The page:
Chancellor pledges education is still a priority

Karen Thornton, Warwick Mansell, Jon Slater and Cherry Canovan report on the fall-out from Stephen Byers' resignation

EDUCATION remains a priority in long-term Government spending plans, Chancellor Gordon Brown has pledged.

It will receive "the priority it requires to deliver further substantial improvements in our schools, colleges and universities" in July's comprehensive spending review, he said.

His comments came after Peter Mandelson claimed this year's Budget - which included a five-year plan for the National Health Service - left only pound;1.2 billion in 20034 to be shared between education, transport, defence and crime.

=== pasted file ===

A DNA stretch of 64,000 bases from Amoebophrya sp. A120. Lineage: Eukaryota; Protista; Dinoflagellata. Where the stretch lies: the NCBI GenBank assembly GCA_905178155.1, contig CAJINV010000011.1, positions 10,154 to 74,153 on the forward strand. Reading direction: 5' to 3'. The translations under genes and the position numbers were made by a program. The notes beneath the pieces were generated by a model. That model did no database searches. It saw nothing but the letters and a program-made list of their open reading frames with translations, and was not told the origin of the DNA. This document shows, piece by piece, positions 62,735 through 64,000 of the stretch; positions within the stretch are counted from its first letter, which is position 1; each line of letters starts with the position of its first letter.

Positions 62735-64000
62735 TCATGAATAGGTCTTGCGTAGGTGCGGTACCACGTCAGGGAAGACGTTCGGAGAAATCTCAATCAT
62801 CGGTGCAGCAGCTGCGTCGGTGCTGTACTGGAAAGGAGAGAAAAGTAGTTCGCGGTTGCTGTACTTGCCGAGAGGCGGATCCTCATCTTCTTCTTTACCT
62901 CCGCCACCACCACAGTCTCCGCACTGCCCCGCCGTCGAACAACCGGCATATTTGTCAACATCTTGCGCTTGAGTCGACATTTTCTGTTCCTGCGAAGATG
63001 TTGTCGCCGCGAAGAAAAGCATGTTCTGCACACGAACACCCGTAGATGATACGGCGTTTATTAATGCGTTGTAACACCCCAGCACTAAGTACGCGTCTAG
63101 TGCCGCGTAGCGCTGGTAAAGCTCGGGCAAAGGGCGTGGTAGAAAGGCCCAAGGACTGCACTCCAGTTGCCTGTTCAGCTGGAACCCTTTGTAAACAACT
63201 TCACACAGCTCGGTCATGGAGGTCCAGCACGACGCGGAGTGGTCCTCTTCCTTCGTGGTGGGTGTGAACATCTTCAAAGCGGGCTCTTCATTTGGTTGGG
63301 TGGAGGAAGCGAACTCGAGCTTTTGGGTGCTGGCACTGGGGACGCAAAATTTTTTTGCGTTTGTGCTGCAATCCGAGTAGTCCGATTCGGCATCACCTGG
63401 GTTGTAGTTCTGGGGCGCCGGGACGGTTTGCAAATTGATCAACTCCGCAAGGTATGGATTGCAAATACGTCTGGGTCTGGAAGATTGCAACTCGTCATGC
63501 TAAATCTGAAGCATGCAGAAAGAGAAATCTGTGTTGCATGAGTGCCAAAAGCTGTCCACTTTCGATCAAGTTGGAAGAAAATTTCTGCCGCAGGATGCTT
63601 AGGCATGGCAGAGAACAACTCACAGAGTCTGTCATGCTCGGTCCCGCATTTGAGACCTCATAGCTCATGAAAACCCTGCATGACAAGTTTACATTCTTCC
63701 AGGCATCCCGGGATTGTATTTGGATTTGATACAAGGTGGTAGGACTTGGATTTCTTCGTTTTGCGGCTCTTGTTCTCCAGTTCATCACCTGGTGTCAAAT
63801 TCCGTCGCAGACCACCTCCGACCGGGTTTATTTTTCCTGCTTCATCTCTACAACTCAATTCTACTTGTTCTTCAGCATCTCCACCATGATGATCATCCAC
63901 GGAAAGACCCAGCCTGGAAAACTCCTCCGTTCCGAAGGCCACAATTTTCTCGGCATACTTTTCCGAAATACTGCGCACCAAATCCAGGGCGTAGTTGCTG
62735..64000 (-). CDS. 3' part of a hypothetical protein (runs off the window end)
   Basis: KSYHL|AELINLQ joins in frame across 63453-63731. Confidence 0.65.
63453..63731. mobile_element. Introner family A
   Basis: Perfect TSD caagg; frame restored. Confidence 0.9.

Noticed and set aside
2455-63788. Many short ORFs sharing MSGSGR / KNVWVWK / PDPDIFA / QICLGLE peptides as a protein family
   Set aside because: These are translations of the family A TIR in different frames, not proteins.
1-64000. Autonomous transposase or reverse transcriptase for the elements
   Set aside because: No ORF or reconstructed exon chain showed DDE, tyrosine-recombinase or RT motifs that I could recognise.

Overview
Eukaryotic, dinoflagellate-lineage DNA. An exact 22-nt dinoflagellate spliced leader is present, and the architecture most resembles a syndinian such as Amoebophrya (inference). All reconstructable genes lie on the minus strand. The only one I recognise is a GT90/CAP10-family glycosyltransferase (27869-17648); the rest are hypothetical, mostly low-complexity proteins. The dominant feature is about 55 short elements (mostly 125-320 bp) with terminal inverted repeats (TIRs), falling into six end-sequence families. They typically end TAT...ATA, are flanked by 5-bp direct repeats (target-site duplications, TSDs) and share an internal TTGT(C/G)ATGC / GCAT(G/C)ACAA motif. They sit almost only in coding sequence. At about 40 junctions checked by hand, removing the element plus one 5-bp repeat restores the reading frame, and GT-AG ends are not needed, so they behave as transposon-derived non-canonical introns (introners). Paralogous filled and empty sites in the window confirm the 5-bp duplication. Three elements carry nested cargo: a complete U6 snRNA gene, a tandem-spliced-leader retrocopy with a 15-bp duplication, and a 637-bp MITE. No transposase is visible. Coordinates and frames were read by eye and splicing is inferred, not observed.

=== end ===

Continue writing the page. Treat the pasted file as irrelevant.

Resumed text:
Carl Emmerson, of the Institute for Fiscal Studies, said education spending for 20034 was already set to rise by 8.2 per cent. Mr Brown could use a share of the pound;1.2bn to increase that allocation.

The key will be allocations in the years 2004-6.

Mr Emmerson said: "The Government can still fulfil its pledge. However, it is likely that if education is a priority, other departments will have to find savings."

Serious concern is now being voiced among council education leaders over whether fundamental changes to the schools funding formula can be introduced next year.

But essential details, including how to calculate the needs of individual schools, remain to be resolved, a conference organised by the Confederation of Education Service Managers heard.

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